Mr. Corbett: To ask the Minister of State, Lord Chancellor's Department how many (a) informal and (b) formal complaints have been made to his Department about the activities and attitudes of immigration appeal adjudicators by other adjudicators in each of the last five years; how many were from (a) women and (b) people from ethnic minorities; and what was the outcome of each complaint. [68486]

Mr. Hoon: No such complaints are recorded as having been made to the Lord Chancellor's Department between 1994 and 1996.

In 1997 there were three informal complaints. Two of them were from a female member of a minority ethnic community. One of these complaints was resolved by agreement between the parties and the other was superseded by further discussions and correspondence. The third complaint was discussed with the individual concerned and no further action taken.

In 1998 there were four informal and two formal complaints, all from a female member of a minority ethnic community. The complainant requested that the matters of substance raised in the informal and one of the formal complaints should be recorded but did not seek further action. The Lord Chancellor determined in relation to the other formal complaint that the adjudicator concerned should have made more careful enquiries in handling of complaint from solicitors and not have referred to the "promulgation" of a determination.

The Lord Chancellor is considering one informal complaint made this year by a female member of a minority ethnic community.

Mr. Corbett: To ask the Minister of State, Lord Chancellor's Department on what date the post of research and policy adjudicator at the Immigration Appeals Authority was created; how the person chosen was selected and by whom; and what steps were taken to ensure that the method of appointment was free from race and gender prejudice. [68485]

Mr. Hoon: Following an announcement in Parliament on 18 December 1996, Official Report, column 752, that the then Government intended to review Asylum and Immigration Appeals, the Regional Immigration Adjudicators asked one of their number, Dr. H. H. Storey, to prepare a paper which could be submitted to the Lord Chancellor's Department, setting out the Authority's response to that Review. Dr. Storey prepared the paper and it was submitted to the Lord Chancellor's Department in May 1997. From that date Dr. Storey has, with the endorsement of the present and previous Chief Adjudicator, continued to work on research projects for the Authority, in addition to his normal duties. Dr. Storey was originally chosen because the Regional Adjudicators considered him to be the person best qualified for the position. He is a former University Lecturer and an expert on European and Human Rights law.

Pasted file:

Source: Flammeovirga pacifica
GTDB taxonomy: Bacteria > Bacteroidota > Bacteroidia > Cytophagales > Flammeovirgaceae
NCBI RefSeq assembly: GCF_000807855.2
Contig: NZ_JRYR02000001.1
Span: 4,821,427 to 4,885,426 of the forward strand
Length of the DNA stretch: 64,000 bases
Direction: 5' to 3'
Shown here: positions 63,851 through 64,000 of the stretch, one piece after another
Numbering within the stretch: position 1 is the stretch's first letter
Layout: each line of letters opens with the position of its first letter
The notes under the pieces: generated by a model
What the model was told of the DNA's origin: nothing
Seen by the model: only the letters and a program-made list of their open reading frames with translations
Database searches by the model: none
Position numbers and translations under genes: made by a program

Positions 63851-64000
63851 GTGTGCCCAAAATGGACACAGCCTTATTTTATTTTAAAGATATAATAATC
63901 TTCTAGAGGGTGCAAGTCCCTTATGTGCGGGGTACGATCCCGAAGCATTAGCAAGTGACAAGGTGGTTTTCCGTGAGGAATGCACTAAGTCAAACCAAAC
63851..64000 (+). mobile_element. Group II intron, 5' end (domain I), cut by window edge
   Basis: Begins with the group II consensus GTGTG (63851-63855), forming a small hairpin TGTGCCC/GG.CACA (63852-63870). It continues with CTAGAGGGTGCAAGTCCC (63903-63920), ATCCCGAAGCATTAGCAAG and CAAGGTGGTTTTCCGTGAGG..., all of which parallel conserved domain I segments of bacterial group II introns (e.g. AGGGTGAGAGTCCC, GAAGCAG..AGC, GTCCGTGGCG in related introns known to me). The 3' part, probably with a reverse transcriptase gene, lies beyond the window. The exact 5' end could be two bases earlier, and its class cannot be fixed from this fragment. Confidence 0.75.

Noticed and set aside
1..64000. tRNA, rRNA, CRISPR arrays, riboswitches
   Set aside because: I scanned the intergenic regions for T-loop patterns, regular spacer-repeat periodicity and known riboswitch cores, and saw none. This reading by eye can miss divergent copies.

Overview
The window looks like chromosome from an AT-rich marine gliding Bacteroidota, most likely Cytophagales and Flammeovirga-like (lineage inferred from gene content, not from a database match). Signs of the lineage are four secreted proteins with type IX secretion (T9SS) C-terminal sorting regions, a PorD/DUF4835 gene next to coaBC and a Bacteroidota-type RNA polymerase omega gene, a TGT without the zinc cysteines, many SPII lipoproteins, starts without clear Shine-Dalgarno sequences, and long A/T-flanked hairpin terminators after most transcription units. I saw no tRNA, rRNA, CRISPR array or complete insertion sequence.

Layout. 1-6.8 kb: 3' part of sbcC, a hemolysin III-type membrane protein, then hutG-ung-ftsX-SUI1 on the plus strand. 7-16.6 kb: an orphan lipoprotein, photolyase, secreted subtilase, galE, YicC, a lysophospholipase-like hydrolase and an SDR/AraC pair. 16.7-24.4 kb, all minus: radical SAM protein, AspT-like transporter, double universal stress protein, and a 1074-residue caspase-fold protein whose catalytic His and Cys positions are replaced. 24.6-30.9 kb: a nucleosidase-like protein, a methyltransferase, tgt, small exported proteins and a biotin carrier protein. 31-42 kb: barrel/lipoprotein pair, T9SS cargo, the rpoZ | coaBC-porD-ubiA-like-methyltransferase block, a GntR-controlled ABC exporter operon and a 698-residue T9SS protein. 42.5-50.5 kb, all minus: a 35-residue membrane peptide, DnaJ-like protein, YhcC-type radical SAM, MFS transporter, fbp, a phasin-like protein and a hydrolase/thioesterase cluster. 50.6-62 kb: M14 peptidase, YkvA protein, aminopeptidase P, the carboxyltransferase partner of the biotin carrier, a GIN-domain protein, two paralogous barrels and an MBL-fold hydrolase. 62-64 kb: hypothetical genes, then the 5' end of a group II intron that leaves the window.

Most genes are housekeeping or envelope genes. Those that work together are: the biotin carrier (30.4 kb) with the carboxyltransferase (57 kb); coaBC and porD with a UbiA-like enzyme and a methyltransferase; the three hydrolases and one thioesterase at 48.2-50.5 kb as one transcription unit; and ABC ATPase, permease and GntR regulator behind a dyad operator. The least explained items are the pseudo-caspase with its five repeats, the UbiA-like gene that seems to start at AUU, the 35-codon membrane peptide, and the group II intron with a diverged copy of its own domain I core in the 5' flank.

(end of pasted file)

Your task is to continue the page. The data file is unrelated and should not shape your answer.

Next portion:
Mr. Corbett: To ask the Minister of State, Lord Chancellor's Department when the European panel of the Immigration Appeals Authority was established; for what purpose and by whom; how and by whom its membership was recommended and appointed; and what steps were taken to ensure that the method of appointment was free of race and gender prejudice. [68484]

1 Feb 1999 : Column: 480

Mr. Hoon: A European Panel was established in 1997 by the Chief Immigration Adjudicator as a result of specific concerns expressed by practitioners that it occasionally happened that cases with complex European issues were listed before relatively inexperienced Adjudicators. The intention was to create a core of Adjudicators who could be trained in European law, and that this core be widened as quickly as possible. The first group of Adjudicators were nominated by Regional Adjudicators. All full-time Adjudicators in post as at November 1998 have now been trained and are on the Panel.

Mr. Corbett: To ask the Minister of State, Lord Chancellor's Department if it is mandatory for the Chief Adjudicator of the Immigration Appeal Authority to report the nature and number of complaints of race or gender prejudice or discrimination by members of the authority about other members to his Department. [68483]

Mr. Hoon: The Chief Immigration Adjudicator is responsible, in liaison with the Lord Chancellor, his officials and the Court Service, for the efficient operation of the Adjudicators' system. The Lord Chancellor would expect the Chief Immigration Adjudicator, and all other Tribunal Presidents or Tribunal Heads, to inform him of any complaint against a member of the judiciary, whether it is from a member of the public or a fellow member of the judiciary.